From 2006 to 2010, Syria’s fertile lands faced the most severe drought in the country’s history. As a consequence, 1.5 million people fled the countryside and moved to the cities, social unrest erupted and finally culminated in the devastating war that has not yet seen an end.
Hassan, a refugee of the Syrian war, is wading in a small river in an old-growth forest in northern Finland. It’s early summer and the water is bubbling and gushing and hissing everywhere. It is seeping through cracks in the ground and diving back into the depths of the earth, falling down in droplets, forming rivulets among the moss and rushing down the sides of hills. It is hard to imagine any way of experiencing a more tangible connection with the forest, the earth, the diverse vegetation and the abundant flow of clean water.
This secret forest offers refuge to us Finns as much as it does to Hassan. Here, at the furthest edge, everything is still in place. The network of interactions forming the ecosystem between the trees, the fungal mycelia, plants, insects, small and large mammals, reptiles and birds is still functional. Diversity feeds diversity. The forest is thriving because the system is still intact. The forest filters the water, guarding and circulating it, binds nitrogen from European industry to the plants and stores carbon in the trees and in the ground. Most importantly, it leaves us speechless! We can see its vitality, and that it offers answers we must discover.
For a brief moment, all the major problems fade away: terrifying phenomena caused by global warming, casting people out of their homes and causing various kinds of chaos everywhere, and the sixth wave of mass extinction affecting the entire planet, reducing the diversity of the Earth faster than ever. Entire ecosystems are being destroyed as humans mould them to suit their needs.
If the plans concerning the so-called bioeconomy come to fruition, the substantial increase in felling will accelerate climate change and threaten the already decreasing biodiversity of our forests. Some one thousand endangered species living in the forest will no longer have a habitat, as two thirds of the nearly one hundred different forest biotopes, also known as ecosystems, are also considered to be endangered. Who cares if one species of insect disappears from the earth? Or two, for that matter, or a hundred, or even a thousand? But as we know, the impoverishment and destruction of entire ecosystems is a loss for everyone. Humans, too, are part of a complex system of interactions. We cannot survive alone.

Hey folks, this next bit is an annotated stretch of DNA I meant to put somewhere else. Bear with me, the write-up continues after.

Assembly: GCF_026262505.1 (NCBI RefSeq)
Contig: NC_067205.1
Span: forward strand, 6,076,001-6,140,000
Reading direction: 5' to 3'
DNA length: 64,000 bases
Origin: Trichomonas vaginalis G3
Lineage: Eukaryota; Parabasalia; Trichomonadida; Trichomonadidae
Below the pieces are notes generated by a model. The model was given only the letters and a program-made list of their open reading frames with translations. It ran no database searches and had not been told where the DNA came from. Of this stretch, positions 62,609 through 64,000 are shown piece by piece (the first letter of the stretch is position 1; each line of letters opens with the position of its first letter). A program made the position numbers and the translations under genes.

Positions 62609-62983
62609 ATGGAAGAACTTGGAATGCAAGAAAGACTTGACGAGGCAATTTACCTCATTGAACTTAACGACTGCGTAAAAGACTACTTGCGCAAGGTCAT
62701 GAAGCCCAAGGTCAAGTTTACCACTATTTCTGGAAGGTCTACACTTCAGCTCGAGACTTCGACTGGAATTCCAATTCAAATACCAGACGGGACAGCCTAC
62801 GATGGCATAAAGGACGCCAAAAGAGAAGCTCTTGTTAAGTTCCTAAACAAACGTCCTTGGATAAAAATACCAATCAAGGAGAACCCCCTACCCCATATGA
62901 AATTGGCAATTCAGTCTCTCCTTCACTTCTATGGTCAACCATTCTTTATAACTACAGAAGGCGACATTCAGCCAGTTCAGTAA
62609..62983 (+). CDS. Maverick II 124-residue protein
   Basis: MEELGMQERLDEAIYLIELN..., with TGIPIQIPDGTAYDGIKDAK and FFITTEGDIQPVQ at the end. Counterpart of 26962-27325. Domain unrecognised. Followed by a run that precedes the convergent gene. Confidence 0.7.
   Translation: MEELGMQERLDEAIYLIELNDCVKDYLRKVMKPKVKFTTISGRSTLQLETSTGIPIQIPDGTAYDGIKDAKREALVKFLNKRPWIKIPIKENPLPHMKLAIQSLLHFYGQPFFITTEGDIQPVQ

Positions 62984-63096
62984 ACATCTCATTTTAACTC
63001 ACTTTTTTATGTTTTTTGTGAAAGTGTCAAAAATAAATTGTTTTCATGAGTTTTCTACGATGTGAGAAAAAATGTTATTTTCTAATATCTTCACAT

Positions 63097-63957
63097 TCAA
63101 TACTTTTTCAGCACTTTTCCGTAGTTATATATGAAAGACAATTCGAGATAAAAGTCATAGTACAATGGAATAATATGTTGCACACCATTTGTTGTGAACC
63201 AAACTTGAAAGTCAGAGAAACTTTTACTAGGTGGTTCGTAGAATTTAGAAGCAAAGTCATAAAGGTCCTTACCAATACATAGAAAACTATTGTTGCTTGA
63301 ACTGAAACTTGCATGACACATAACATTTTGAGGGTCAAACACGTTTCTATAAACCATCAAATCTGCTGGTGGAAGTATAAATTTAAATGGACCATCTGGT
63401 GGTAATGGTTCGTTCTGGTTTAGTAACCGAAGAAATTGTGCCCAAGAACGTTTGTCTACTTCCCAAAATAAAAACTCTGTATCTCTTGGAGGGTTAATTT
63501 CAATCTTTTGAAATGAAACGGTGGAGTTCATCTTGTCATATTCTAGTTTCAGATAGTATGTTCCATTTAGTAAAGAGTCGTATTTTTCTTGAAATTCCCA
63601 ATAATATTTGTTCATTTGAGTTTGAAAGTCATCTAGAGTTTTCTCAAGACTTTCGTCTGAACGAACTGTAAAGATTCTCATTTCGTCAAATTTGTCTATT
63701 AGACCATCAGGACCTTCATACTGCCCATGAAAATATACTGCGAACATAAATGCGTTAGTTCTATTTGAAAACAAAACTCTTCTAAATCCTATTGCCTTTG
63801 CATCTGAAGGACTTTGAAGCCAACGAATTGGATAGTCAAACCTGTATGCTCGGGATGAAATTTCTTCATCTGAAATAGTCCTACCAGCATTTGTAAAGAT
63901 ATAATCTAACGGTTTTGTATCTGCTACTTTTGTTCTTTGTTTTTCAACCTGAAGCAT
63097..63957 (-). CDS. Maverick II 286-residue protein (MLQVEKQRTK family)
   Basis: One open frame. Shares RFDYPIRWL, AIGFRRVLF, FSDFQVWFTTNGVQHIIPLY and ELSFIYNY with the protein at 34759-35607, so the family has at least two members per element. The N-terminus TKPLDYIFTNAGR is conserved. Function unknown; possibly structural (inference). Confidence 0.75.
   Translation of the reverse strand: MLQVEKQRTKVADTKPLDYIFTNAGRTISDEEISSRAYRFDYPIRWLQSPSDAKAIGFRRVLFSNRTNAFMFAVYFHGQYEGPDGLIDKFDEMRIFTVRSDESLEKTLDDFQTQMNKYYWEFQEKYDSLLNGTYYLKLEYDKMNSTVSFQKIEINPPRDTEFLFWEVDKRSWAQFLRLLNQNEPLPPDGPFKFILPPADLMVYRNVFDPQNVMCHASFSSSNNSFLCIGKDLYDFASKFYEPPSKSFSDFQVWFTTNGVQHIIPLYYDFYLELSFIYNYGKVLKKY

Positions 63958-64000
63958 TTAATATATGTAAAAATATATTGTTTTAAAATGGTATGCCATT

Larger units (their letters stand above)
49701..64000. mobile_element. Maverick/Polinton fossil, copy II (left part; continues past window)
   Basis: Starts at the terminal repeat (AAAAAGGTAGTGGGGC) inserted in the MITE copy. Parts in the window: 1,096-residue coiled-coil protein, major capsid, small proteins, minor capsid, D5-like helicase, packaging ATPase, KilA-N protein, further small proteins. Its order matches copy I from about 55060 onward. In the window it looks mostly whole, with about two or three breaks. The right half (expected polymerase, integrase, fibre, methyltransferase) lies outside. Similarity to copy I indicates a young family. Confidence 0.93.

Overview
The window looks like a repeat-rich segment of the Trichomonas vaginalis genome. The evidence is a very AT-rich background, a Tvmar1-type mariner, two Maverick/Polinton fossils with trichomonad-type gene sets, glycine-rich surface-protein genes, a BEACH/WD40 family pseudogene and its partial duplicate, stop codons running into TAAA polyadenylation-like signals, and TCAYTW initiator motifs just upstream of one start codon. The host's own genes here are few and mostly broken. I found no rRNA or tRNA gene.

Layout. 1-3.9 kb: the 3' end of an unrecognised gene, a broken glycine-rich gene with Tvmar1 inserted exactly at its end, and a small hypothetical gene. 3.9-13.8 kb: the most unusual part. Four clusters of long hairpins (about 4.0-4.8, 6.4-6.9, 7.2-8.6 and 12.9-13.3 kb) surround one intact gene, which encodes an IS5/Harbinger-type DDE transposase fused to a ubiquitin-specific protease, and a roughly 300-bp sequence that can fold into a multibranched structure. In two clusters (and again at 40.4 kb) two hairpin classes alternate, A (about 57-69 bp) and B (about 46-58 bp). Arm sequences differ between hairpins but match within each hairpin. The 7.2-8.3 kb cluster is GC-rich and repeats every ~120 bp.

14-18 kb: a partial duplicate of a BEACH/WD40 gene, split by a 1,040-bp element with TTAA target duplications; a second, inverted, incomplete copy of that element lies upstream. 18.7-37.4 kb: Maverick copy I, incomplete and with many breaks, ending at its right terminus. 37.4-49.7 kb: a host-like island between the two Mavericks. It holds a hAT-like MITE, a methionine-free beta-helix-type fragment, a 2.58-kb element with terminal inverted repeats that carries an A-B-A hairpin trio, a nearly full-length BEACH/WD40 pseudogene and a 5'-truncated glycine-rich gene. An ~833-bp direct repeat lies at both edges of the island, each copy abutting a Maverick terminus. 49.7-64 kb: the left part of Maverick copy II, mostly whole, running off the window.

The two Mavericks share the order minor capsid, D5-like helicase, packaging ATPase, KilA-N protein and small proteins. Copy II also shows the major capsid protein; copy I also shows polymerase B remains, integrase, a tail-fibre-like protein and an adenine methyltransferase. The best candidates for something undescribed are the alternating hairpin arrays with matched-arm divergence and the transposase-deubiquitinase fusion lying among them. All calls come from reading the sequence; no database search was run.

Our project 50 hectares of boreal old-growth forest brings together science and art to describe and document a piece of the Nordic old-growth forest. The subject of the project is the Värriö Nature Reserve in Eastern Lapland. Last summer, we brought Syrian Hassan with us to the field. The pristine forest and the clean water were an unforgettable experience for him.
Hassan’s unlikely journey from Syria to Värriö is an example of the global consequences of natural disasters and the related crises ravaging human populations. The northern old-growth forests aren’t safe from them, either: the effects of globalisation are felt everywhere in the world. In fact, it is the northern areas that will be relatively the most affected by climate change. It is likely that as a result of the accelerating climate change, felling and the mining industry, northern forests, even in the protected areas, will be altered in the decades to come. Conservation will no longer mean protection from change.
How do we make people understand the value of conserving natural ecosystems before it’s too late? Scientific knowledge is a prerequisite for the sustainable use of ecosystems. However, we need more than information to change our behaviour. The forest only reveals its true meaning through experiences, smells, tastes and feeling it on one’s skin. The objective of our project is to combine information with experience and bring them closer to people. We try to speak to both the rational mind and the heart, presenting the forest as an inexhaustible source of wonder and inspiration. We believe in an all-encompassing approach that touches people on many different levels. Perhaps this way we can make people understand that protecting the forest is also about protecting humans.
Ritva Kovalainen, Timo Kuuluvainen, Sanni Seppo, Ville Tanttu
Watch the video Hassan at Värriö: